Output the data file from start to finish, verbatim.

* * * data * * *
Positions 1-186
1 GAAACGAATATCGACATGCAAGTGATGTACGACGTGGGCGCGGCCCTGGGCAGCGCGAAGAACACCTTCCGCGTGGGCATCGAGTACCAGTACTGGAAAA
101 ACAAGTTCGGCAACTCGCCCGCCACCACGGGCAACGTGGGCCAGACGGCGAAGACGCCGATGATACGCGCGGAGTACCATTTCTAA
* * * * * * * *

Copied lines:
Positions 1-186
1 GAAACGAATATCGACATGCAAGTGATGTACGACGTGGGCGCGGCCCTGGGCAGCGCGAAGAACACCTTCCGCGTGGGCATCGAGTACCAGTACTGGAAAA
101 ACAAGTTCGGCAACTCGCCCGCCACCACGGGCAACGTGGGCCAGACGGCGAAGACGCCGATGATACGCGCGGAGTACCATTTCTAA